The First Circuit recently heard an appeal regarding a challenge to amendments to Puerto Rico’s Compulsory Motor Vehicle Liability Insurance Act, Law No. 253. The law requires auto vehicle registrants, upon vehicle registration, to pay premiums for compulsory auto insurance through a Commonwealth-created association of private insurers in Puerto Rico. The registrants can, within seven years, obtain refunds if they purchase insurance with the same or better terms from another source.
Prior to the challenged amendments, all premium paid upon registering were kept in a reserve account, which was used to refund premiums where appropriate. The Amendments (in 2002 and 2004) provided that large portions of this reserve were to be moved to the General Fund to address budget shortfalls, but that vehicle registrants could still obtain refunds by following a designated procedure. Plaintiffs, vehicle registrants with rights to refunds of their compulsory premiums, claimed that these amendments violated the Takings Clause, the Due Process Clause, and the Equal Protection Clause.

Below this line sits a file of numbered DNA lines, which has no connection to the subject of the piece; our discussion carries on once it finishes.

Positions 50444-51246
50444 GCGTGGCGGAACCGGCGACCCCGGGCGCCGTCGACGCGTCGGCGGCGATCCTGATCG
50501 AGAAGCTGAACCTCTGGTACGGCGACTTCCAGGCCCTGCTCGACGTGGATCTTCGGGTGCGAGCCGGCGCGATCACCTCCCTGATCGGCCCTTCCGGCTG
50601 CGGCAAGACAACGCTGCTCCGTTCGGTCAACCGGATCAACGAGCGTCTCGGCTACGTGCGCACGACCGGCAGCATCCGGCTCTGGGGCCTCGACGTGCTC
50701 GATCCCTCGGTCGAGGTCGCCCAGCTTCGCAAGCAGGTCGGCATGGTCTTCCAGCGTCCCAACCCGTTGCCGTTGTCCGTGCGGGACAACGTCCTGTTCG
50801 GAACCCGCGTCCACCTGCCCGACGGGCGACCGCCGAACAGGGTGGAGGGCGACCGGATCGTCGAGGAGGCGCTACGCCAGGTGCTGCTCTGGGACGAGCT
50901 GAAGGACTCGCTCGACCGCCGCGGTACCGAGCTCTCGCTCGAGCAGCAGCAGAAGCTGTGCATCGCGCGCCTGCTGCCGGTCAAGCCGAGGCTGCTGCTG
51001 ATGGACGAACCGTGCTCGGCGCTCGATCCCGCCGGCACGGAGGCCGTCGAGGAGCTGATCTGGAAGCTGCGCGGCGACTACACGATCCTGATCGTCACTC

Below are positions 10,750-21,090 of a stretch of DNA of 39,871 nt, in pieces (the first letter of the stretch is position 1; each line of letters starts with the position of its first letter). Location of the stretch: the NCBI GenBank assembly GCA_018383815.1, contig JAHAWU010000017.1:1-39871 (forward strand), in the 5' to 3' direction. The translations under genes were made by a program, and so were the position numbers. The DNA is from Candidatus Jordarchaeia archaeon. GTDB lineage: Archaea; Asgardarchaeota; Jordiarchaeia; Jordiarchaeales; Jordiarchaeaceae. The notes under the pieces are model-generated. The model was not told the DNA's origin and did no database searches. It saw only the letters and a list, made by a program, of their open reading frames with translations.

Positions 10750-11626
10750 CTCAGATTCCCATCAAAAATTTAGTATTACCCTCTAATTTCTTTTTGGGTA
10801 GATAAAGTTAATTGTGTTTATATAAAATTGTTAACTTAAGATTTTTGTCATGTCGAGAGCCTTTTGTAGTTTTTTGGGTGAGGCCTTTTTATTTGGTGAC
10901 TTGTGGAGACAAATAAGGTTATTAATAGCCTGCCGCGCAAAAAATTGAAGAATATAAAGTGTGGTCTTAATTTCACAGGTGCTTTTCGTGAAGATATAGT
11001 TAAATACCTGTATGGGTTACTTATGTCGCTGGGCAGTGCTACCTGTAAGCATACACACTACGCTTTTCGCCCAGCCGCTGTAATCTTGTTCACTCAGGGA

The First Circuit upheld the lower court’s dismissal of the Equal Protection Clause claim with little discussion, applying the lax “rational basis” test. Without squarely addressing the substance of the Takings Clause claim, the First Circuit overturned the District Court’s determination that the claim was unripe.
In its discussion of the Due Process claim, however, the First Circuit left the success of both the Takings Clause claim and the Due Process claim in considerable doubt. In that discussion, the First Circuit noted that “the alleged deprivation caused by Law 230 -- the transfer of the duplicate premiums to the Secretary -- does not cause a permanent escheat,” and that rather, the funds are held in trust until the 7-year period for obtaining refunds passes. The court allowed that in certain previous decisions, even temporary impairments to property rights could constitute Due Process violations. However, the court noted that, unlike in those cases, the plaintiffs here did not have the use of the premiums before the alleged “deprivation;” rather, the funds were merely transferred from one trustee to another. Due to inadequate briefing, however, the First Circuit remanded the case to the District Court to determine whether this minimal impairment – a change in trustees, plus a change in the procedure to obtain a refund – could constitute a Due Process violation.